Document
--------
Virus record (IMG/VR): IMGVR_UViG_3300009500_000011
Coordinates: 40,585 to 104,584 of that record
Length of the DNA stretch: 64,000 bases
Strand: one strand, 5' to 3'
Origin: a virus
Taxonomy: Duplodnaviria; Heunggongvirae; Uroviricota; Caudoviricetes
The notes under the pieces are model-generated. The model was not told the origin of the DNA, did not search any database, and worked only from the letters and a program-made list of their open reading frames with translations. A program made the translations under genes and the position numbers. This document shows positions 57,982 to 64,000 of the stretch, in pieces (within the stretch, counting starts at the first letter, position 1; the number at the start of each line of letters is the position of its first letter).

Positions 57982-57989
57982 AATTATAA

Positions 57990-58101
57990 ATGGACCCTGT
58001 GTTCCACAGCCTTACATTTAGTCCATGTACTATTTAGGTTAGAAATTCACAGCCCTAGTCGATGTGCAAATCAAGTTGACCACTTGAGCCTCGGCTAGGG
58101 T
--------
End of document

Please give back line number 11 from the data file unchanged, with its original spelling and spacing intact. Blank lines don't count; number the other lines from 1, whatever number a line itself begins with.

57990 ATGGACCCTGT